Why is CN marathon obsessed?

AnimatedFan01

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It seems as if whenever you look at the new schedules, all you'll see is mini-marathons for Gumball, TTG!, Craig of the Creek, and Total Dramarama. Just why do they insist on running these shows all day all week long post-Cartoonito? Why can't they switch things up and give us more Infinity Train, Mighty Magisworld, Victor & Valentino, and Apple & Onion? If you look at any of their pre-2013 schedules, you'll see they had more variety even with their highest-rated shows Adventure Time, Regular Show, Gumball, Ben 10 and MAD all running simultaneously. 2008 was an even more varied time; while Johnny Test admittedly got overplayed, it gave room for other shows such as Chowder, Flapjack, The Secret Saturdays, TDI and 6Teen to breathe.

Is CN really trying to compete with Nickelodeon by rating-milking their shows with marathons much like they do with SpongeBob and TLH/Casagrandes?
 
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Silverstar

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Yes, they are. And it's cheaper and easier.
^^This.

In a nutshell, the shows which earn the highest ratings get the most airings and encores. Networks tend to rely on marathons because that's just easier than programming a bunch of different shows to air over a chunk of hours. Just run several episodes of a proven hit that's guaranteed to keep butts in seats for hours on end.

This practice is hardly exclusive to Cartoon Network; cable channels do this all the time, particularly on weekends and holidays. Look how many airings Charmed and Supernatural have gotten on TNT. Whenever things get slow on Food Network, they can always just marathon Diners, Drive-Ins and Dives. History Channel shows Ancient Aliens back-to-back nonstop. And so on.
 

Markus Nelis

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This isn't only CN who is marathoning shows. Every network nowadays who find successful shows are just going to milk their shows.

Look, cable isn't as popular as it used to be so having popular shows for the most part of the day is one of the ways to have viewership.
 

JMTV Studios

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Because...they receive high ratings? I mean, that just Business 101.

When a show is popular, the networks will milk for all of its worth.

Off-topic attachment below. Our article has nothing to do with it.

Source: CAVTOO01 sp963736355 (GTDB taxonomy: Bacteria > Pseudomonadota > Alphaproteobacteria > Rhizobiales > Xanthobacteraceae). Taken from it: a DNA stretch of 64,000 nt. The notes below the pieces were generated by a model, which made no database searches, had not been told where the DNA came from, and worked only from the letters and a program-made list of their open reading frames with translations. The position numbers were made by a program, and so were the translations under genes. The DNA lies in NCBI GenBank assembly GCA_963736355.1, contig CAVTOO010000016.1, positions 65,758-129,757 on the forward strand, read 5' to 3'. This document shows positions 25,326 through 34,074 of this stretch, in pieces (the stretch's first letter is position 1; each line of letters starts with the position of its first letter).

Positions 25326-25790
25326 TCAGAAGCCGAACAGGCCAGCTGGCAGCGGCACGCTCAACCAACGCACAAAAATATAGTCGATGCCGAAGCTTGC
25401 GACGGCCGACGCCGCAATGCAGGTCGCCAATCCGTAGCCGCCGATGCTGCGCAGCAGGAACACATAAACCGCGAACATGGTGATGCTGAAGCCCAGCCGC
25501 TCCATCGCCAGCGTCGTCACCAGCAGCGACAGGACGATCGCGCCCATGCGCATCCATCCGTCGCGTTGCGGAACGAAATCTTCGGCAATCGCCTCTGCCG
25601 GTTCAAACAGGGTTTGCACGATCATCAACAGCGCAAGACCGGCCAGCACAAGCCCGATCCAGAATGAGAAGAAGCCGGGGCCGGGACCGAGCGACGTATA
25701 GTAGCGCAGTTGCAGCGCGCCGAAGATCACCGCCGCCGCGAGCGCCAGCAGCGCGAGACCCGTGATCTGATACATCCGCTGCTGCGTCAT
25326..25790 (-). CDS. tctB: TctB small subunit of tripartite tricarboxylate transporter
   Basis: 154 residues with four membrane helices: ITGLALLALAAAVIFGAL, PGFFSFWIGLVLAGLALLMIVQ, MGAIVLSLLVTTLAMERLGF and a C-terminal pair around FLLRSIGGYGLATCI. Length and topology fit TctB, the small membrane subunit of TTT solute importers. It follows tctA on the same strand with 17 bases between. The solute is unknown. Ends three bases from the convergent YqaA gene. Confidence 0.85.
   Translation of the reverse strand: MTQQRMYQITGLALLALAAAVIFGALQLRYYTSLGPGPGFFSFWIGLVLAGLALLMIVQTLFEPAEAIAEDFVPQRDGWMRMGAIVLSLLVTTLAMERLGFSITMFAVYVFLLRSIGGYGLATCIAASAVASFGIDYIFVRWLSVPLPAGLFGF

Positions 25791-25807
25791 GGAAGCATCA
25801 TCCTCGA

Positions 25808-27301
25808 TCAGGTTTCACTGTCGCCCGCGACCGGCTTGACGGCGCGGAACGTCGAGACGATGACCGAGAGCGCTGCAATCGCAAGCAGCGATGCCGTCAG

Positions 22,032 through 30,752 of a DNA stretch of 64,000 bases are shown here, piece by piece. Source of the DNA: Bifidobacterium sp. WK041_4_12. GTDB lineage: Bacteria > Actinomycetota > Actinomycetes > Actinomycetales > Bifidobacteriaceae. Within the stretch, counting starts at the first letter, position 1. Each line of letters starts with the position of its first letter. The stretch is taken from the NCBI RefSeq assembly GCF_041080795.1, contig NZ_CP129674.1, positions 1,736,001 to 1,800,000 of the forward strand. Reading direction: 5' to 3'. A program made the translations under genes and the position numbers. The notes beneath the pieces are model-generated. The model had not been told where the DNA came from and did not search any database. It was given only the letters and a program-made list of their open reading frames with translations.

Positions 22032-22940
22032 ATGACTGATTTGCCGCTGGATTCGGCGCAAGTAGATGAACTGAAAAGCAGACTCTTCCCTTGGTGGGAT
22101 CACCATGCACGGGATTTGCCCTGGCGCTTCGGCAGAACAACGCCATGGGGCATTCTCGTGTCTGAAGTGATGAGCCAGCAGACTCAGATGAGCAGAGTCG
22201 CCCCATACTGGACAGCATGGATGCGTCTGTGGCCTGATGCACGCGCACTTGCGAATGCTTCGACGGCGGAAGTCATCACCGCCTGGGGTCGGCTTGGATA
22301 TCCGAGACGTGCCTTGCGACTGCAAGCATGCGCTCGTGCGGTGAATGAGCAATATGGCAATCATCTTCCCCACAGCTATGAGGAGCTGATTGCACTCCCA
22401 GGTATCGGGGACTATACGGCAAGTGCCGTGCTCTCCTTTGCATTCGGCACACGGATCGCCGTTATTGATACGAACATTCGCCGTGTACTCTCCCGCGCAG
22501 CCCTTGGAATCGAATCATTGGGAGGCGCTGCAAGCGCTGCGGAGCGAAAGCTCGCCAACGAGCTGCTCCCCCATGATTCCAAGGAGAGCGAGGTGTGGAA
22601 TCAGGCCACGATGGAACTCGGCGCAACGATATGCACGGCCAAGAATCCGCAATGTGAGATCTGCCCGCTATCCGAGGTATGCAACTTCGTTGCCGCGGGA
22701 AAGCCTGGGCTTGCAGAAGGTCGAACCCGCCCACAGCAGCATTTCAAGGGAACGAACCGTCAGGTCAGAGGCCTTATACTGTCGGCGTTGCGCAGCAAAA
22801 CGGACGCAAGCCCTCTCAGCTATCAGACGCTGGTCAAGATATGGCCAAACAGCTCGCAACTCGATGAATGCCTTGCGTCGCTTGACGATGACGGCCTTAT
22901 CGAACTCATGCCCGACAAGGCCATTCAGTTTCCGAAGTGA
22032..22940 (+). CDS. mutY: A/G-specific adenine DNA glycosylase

We've seen this time and time again. This is not a CN exclusive thing. It's cable TV in general.

Networks are gonna air the most popular show whatever we like it or not. We have so many options to watch cartoons nowadays rather than cable TV. That's all there is to it.

Look how many airings Charmed and Supernatural have gotten on TNT.
Which is kinda ironic considering that both Charmed and Supernatural both aired on The WB Network, which owned by Warner Bros., and Warner Bros also owned TNT.
 

Dr.Pepper

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Isn’t this just how cable networks run these days? For example I know Food Network airs Diners, Drive-Ins, and Dives all day long on Fridays.
 

Markus Nelis

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Like literally, there are streaming services and you can watch the shows you like there. No one is forcing you to watch cable since streaming gives you free choices.

Even ads aren't as long or there are no ads at all compared to cable. TV channels usually have 3 minutes of ads + their own promotions.

Back in the day there was variety yes, but back then streaming services didn't exist. Some say cable die but I'd say not really. It's just that they need to milk their best shows and marathon them a lot so channels like CN don't lose a lot of viewers, I bet that's the strategy they're having. Makes sense, right?
 

mqg96

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Cartoon Network has always done marathons thru-out the years, but the difference is that, in the old days of the network, marathons were only done on special occasions, and the marathon was advertised very well with a lot of effort put into the promo, and it got any viewer hyped up big time for the marathon, and you would mark that down on your calendar for the weekend.

Now as already explained above (but this has been going on with multiple networks the last several years), you get mini-marathons for multiple shows thru-out the day as part of the regular schedule. That's a thing on most cable networks now, and there's not much to worry about when you have the streaming services for other shows to watch out there.
 

Low Spark of Lyman

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From what I remember, many networks were already into this practice before Cartoon Network got into it some years ago. Basically, it's just that CN was late to the party. Which, I think, may contribute to the disappointment with that very fact- "Oh, now they're doing it too? I thought CN was the place where you could watch various cartoons! I mean, just look at what they were like in (insert year(s) here)!"

I'm not big on the lack of variety myself, but with the larger amount of options for watching stuff nowadays compared to a mere 15-20 years ago, complaining becomes trivial.
 

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